Neil Archbold Travel Award recipient Emily Kerr is collaborating with Harvard experts for the final part of her PhD.
It might sound daunting, but the sophisticated analytical technique known as Electrogenerated Chemiluminescence (ECL) is offering hope of a low cost, fast and simple method of diagnosing many health conditions from a tiny blood or saliva sample.
Based within Deakin’s Centre for Chemistry and Biotechnology, PhD researcher Emily Kerr hopes to play a key role in developing a device to achieve this.
Her progress so far is extremely promising. Ms Kerr recently received one of two Deakin University 2016 Neil Archbold Travel Awards and Medals for authoring one of the two best peer-reviewed journal articles by a Deakin research degree candidate in sciences and humanities/social sciences.
She is using the award to support her work as a visiting scholar at Harvard University, where she is spending the final year of her PhD, working with one of the world’s leading chemistry researchers, Professor George Whitesides.
Ms Kerr explained that chemists have discovered that ECL can be used to detect various biomarkers of disease by identifying molecules with chemical labels that emit a specific colour of light when triggered by an electrical stimulus. The colour and intensity of the emitted light indicate which biomarkers are present and in what amount.
“This allows highly sensitive diagnosis of a range of medical conditions with very low concentrations of samples,” she said.
Her Deakin supervisors, Professor Paul Francis and Dr Egan Doeven, are delighted at Ms Kerr’s success.
“Emily is facilitating collaboration between Harvard and Deakin. There is strong synergy between our research teams and we are well on the way to improving access to healthcare and patient outcomes, particularly in developing countries,” Professor Francis said.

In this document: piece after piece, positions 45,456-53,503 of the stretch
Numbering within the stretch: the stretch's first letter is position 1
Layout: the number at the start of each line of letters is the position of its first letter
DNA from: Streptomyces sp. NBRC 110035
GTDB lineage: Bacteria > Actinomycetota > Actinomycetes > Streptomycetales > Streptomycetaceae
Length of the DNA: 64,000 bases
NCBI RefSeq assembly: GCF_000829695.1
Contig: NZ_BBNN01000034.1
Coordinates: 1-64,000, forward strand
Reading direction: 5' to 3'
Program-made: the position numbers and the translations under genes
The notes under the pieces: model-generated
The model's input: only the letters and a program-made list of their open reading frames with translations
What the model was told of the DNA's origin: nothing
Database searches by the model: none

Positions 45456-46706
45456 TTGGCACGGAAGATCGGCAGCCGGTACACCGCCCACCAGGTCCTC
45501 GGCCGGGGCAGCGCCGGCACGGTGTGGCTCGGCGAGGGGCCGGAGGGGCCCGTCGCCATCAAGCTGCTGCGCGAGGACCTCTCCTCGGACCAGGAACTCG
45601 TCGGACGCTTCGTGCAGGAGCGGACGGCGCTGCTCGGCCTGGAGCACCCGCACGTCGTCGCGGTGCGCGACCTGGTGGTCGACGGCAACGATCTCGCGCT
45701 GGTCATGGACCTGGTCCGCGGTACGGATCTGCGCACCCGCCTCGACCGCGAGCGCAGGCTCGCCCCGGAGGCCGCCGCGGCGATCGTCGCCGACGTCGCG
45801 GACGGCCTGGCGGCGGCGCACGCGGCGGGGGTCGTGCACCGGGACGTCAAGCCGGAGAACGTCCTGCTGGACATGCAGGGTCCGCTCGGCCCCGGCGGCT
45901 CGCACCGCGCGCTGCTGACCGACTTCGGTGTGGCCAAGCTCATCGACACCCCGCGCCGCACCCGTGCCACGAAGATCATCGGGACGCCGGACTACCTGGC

An Endeavour Scholarship from the Australian Government has provided funding for the majority of Ms Kerr’s 12-month stay at Harvard, where her experiments will build on proof-of-concept studies she conducted at Deakin focussing on developing a low-cost detection platform.
“The visit has provided me with an incredible opportunity to work with George Whitesides, who is one of the most influential chemists of all time,” she said.
“By combining the existing knowledge within the Whitesides’ research group of low cost materials and detection systems with the world leading analytical techniques I learned at Deakin, mainly ECL, we hope to develop a range of new low-cost diagnostics, to diagnose a variety of conditions at the point of care.”
“This award highlights the important advances being made at Deakin University by all of Professor Francis’s research group in the field of ECL,” she said.
“I feel really privileged to have been involved in such a successful, long-standing collaboration, and this award reinforces the achievement of the whole research team.
“The diversity within the field of ECL is what I find so exciting to study. It ties together fundamental aspects of optical spectroscopy and electrochemistry, while offering potentially game-changing real-world applications.
“In the first two years of my PhD, and before that in my Honours research project, I formed a solid understanding of the fundamentals of ECL. Now, my goal at the Whitesides’ research group is to learn about and develop a real-world diagnostic application for this technique.”
• Ms Kerr’s winning paper, “Annihilation Electrogenerated Chemiluminescence of Mixed Metal Chelates in Solution: Modulating Emission Colour by Manipulating the Energetics,” was published in “Chemical Science.”
The Centre for Chemistry and Biotechnology (CCB) investigates how molecules are made, how they can be used and how they work in complex biological systems. Our research falls into two major areas: biotechnology and chemistry. CCB currently has five major research strands: separation and analysis, molecule building, aquaculture, industrial biotechnology and agricultural biotechnology.View Website